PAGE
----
ObamaCare has added thousands of new pages of regulations and all manner of new regulators. The FCC, FEC, EPA, etc, etc are adding untold new regulations and untold new regulators to force compliance with the new regulations Congress never voted on. And it’s costing jobs, freedom, inflation, and the economy overall.
Federal and state regulators destroyed arguably the richest agricultural land in America, costing untold economic damage to central California and its residents. Federal regulators killed Shell’s drilling for new oil on the north shore of Alaska, killing jobs, adding to the upward pressure on oil prices, continuing our reliance on America’s enemies for oil. Federal regulators got in Texas’ regulators’ business and killed jobs in Texas. Federal regulators are right now trying to kill oil production in Texas, again killing jobs and adding to the upward pressure on oil costs. The list goes on and on and on and …
Want a recovery? Eliminate ObamaCare, eliminate EPA regulations that are killing both the agriculture industry and the oil industry among other businesses, stop the contempt of federal court action the Obama administration is involved in, eliminate every regulator job that was created since January, 2009. That’s just a start, but it would be a huge step in the right direction — a step we absolutely need.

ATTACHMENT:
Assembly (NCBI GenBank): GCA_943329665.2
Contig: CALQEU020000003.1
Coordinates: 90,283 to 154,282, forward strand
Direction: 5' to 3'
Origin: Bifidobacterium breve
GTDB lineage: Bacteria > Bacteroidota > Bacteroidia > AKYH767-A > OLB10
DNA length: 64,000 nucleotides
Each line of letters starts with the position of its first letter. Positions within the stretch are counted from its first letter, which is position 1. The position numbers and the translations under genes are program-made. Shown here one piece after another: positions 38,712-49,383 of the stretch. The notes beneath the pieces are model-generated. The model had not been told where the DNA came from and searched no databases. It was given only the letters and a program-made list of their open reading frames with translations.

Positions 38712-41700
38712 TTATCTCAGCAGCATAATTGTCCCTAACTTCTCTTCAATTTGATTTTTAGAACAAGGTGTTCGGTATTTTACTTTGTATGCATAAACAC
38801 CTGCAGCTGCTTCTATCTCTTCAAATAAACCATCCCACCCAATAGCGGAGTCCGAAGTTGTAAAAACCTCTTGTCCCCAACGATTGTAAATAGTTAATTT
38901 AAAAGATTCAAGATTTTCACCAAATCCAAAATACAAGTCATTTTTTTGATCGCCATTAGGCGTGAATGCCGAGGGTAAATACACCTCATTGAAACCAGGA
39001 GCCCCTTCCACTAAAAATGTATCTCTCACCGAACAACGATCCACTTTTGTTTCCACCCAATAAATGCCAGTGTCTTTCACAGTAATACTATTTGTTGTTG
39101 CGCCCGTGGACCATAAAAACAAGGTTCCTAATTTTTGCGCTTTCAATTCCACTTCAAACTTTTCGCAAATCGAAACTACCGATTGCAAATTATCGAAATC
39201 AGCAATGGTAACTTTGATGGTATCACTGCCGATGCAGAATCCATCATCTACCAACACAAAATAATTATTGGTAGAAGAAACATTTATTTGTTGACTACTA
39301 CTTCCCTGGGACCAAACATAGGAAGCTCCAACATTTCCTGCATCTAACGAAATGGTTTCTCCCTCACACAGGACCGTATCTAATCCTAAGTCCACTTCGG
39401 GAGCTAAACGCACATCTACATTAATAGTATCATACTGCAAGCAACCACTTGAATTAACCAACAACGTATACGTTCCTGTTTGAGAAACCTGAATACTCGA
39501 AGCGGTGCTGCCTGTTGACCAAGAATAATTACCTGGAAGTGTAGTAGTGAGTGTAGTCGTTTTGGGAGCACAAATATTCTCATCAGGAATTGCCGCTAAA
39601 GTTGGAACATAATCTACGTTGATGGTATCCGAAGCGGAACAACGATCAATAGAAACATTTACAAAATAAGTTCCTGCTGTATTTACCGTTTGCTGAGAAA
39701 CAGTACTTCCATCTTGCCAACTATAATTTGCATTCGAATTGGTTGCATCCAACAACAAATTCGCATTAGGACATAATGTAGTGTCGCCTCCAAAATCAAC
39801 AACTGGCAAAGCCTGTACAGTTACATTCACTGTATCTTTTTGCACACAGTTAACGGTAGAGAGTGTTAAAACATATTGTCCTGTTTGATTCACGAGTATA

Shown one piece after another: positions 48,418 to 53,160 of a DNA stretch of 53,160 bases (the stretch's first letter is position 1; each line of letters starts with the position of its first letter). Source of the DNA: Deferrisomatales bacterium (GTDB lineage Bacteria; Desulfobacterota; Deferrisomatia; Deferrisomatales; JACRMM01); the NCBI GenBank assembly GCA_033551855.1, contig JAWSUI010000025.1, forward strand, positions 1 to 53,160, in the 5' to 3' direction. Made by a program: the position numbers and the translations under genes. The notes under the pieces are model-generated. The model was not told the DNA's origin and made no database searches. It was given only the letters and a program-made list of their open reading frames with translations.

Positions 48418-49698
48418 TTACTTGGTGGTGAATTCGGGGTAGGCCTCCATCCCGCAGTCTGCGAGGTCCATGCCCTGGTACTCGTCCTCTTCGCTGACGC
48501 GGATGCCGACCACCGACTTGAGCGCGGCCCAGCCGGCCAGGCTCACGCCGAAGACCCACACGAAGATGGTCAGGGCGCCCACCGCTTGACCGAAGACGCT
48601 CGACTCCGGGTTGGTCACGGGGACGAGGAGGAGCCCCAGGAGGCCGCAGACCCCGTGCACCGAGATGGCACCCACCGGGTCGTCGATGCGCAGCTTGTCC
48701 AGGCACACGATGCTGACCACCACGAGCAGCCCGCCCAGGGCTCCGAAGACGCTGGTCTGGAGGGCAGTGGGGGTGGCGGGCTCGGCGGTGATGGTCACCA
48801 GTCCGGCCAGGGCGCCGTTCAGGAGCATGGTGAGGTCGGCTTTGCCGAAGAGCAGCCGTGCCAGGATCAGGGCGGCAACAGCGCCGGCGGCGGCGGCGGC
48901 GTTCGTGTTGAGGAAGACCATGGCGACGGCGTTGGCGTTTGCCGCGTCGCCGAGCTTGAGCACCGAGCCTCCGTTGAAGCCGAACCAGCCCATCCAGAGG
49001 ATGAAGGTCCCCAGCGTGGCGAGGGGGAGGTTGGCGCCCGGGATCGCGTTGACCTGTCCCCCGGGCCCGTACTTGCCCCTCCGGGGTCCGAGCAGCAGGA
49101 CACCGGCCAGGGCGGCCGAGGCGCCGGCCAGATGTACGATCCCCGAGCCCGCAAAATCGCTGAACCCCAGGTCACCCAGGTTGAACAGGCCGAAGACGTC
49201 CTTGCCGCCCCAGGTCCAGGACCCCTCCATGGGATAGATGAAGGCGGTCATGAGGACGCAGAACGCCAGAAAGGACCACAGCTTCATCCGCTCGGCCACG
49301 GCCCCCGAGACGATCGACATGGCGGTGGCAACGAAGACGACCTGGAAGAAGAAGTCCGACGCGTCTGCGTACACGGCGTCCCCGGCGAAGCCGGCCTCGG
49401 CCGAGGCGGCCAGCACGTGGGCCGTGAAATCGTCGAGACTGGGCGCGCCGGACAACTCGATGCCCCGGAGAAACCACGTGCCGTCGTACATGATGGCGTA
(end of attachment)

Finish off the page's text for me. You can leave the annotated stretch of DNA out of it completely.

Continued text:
UPDATE: Chile, doing the exact opposite of Obama, Liberals, Keynes, is having an economic BOOM! Last year, Chile’s GDP rose more than 15 percent, and expectations for this year are an increase of more than 6 percent. Chile shrank their government to 5 percent of GDP, privatized their retirement, and opened up free trade dramatically. In addition, Chile’s corporate income tax rate is the second-lowest in Latin America. Chile’s 18 percent trails only Peru at 10 percent while Latin America averages 28 percent. The US is over 39 percent, trailing only Japan and by fractions of a percent, which was scheduled to drop their corporate rate below that of the US, for top corporate rate in the world.